Objectives: Management of incidental findings (IF) remains controversial but highly relevant. Our aim was to assess the frequency, management and psychosocial consequences of IF reporting in a population-based cohort study undergoing whole-body MR imaging. Methods: The study was nested in a prospective cohort from a longitudinal, population-based cohort (KORA-FF4) in southern Germany. All MR obtained on 3 T MR scanner were reviewed by board-certified radiologists regarding clinically relevant IF. A baseline and follow-up questionnaires including PHQ-9 were completed prior to and 6-month after to the scan. Results: Of 400 participants (56.3 ± 9.2years, 58 % male) undergoing whole-body MR, IF were found in 22 % of participants (n = 89); most frequently located in the abdominal sequences. In the pre-scan survey, most participants stated as the motivation that they wanted to “contribute to a scientific purpose” (91 %), while “knowing whether I'm healthy” was the most frequent motivation reported 6 months post-scan (88 %). The desire for IF reporting increased over time (pre- vs. 6-months-post-scan), also for clinically less important IF (72 % vs. 84 %, p = 0.001). Regarding psychosocial impact, a small portion (3.4 %) reported that awaiting the IF report added “definitely” or “very probably” additional stress burden. Of participants with reported IF, 56.8 % classified the results as “very helpful”. In the post-scan survey moderate depression was observed in 3.3 % and severe depression in 1.2 %. This did not differ between participants with and without reported IF. Conclusion: In a cohort with whole-body MR imaging, the prevalence of IF was high. Participants considered reporting of IF highly important and added only minor psychological burden.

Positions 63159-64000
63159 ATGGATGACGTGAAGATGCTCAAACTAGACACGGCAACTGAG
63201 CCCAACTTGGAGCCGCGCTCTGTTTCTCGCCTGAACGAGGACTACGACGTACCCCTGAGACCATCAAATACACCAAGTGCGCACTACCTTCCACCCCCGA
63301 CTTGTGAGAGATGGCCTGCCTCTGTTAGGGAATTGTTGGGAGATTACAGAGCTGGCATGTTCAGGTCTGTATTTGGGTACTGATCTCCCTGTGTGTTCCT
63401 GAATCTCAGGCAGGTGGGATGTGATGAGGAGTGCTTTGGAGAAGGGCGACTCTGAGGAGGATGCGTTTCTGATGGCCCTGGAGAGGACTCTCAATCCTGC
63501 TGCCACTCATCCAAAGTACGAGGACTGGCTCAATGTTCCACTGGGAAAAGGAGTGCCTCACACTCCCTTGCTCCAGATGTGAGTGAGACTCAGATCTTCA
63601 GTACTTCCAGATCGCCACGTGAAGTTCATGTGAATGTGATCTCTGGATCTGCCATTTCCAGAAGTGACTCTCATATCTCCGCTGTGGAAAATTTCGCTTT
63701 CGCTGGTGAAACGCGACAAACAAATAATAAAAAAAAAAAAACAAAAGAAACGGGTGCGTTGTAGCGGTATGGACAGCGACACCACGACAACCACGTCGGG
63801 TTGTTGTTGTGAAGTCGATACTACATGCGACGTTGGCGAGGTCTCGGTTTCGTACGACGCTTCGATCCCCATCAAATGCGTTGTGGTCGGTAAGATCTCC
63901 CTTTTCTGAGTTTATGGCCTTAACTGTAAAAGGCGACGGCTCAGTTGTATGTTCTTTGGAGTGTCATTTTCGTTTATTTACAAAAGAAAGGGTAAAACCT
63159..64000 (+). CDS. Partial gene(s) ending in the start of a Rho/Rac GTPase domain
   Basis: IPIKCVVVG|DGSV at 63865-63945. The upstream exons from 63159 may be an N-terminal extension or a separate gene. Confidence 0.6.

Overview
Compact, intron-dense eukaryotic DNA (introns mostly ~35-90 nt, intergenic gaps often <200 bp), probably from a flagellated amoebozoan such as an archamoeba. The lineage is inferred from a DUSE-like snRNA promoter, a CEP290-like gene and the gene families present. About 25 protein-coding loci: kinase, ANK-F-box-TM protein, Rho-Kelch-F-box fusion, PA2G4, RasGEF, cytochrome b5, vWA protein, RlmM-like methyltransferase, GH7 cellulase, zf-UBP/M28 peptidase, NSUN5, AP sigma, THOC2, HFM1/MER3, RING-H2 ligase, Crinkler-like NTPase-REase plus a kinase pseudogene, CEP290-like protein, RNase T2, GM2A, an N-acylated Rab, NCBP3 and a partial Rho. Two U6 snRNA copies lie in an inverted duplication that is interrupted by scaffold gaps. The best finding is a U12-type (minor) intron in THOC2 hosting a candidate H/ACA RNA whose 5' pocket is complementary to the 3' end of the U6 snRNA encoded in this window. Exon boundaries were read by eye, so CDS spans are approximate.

GrantsState of Bavaria, Germany Helmholtz Zentrum Munchen -German Research Center for Environmental Health - German Federal Ministry of Education and Research (BMBF) German Research Foundation (DFG, Bonn, Germany)